It is most efficient in the spring and fall when temperatures are mild, but it uses much less energy than either a boiler or furnace and it can be used in the summer to cool your home. When properly maintained, a heat pump will last 10-20 years and save quite a bit of money, though it is recommended that you have an emergency heat source for days when the temperature outside gets below 40 degrees F.

Heating Guide: Where to Place a Thermostat for Accurate Heating

Monday, December 26th, 2011

It’s easy to forget that with your furnace in the basement churning away all day to keep your Sumner home warm, but your thermostat is the single most important device in ensuring your home is heated to the temperature you want. If it stops working or it misreads the temperature inside your home, your furnace won’t know what temperature it actually is and will turn on and off at the wrong time.

Where Not to Place Your Thermostat

To avoid inaccurate readings, avoid placing your thermostat in the following locations:

  • Direct Sunlight – Direct sunlight will almost always increase the perceived temperature of the thermostat. Unless you live in a greenhouse, this will be very uncomfortable for everyone in your home.
  • Windows – Windows can result in direct sunlight and breezes. If the windows are not properly sealed, cold air can blow in and make it seem cooler in your home than it really is. In any of these cases, your thermostat will misread the indoor temperature.
  • Drafts – Drafts from improperly sealed doors, windows, or anything else in your home can negatively impact the thermostat.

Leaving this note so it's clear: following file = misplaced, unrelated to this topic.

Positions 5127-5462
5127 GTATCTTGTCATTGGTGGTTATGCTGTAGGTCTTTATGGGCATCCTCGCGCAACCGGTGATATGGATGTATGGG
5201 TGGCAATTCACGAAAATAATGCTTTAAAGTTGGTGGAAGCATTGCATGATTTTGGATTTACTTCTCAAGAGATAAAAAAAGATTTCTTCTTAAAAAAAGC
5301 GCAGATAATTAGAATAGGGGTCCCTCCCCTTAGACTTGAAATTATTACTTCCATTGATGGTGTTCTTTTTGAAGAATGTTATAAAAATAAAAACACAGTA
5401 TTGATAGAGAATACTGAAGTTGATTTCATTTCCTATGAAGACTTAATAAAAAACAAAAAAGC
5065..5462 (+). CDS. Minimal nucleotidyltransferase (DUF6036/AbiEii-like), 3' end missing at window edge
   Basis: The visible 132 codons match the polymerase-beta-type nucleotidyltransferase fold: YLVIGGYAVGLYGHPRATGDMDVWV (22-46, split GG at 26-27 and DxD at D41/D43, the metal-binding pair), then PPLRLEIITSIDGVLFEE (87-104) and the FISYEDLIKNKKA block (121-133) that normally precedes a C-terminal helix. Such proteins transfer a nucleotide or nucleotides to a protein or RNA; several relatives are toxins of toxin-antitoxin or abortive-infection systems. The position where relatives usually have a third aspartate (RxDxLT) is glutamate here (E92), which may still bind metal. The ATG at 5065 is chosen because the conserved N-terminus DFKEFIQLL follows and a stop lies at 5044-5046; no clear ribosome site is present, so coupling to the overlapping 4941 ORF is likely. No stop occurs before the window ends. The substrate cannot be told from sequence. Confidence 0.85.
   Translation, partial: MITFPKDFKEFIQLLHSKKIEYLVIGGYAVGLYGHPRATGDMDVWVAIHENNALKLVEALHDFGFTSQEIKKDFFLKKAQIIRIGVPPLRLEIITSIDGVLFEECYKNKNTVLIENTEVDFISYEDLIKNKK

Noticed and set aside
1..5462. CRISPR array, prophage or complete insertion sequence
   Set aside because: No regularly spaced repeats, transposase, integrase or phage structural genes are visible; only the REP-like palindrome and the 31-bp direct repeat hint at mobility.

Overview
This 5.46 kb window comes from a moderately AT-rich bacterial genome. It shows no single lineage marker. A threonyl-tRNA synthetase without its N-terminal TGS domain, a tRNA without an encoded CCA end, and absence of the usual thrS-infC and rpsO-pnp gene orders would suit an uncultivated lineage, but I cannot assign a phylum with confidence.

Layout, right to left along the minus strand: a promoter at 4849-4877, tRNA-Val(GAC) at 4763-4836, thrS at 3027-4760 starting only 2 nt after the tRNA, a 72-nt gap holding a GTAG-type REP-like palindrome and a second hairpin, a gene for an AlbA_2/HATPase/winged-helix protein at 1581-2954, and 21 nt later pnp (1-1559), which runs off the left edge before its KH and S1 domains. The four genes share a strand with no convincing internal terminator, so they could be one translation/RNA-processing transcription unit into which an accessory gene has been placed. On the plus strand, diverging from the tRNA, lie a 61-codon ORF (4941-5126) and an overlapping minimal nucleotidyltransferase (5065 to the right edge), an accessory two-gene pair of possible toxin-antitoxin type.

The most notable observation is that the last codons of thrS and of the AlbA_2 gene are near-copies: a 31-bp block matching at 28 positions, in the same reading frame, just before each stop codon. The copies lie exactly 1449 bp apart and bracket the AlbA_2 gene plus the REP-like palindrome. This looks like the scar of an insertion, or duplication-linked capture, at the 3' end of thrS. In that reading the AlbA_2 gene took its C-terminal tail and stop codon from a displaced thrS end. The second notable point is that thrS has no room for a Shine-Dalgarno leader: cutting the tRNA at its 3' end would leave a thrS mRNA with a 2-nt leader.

• Heat Vents – Don’t place your thermostat near a radiator or heat vent where it is likely to be warmer than anywhere else in the house.
  • Kitchens – Kitchens tend to be warmer than other rooms in the house, especially when in use. Avoid placing a thermostat here unless you have a zone control system and your kitchen is separate from other rooms.

A properly placed thermostat will ensure your home is heated or cooled to the temperature you desire regardless of outdoor conditions. If you’re unsure whether your thermostat is calibrated properly, check the temperature with a separate thermometer in a different location in the same room. If it is significantly warmer or cooler in one place than another, try to determine which is more indicative of the actual comfort level in your home. When properly located, your thermostat should never be an issue again.

Merry Christmas Eve from Your Tacoma Heating and Air Conditioning Contractor

Saturday, December 24th, 2011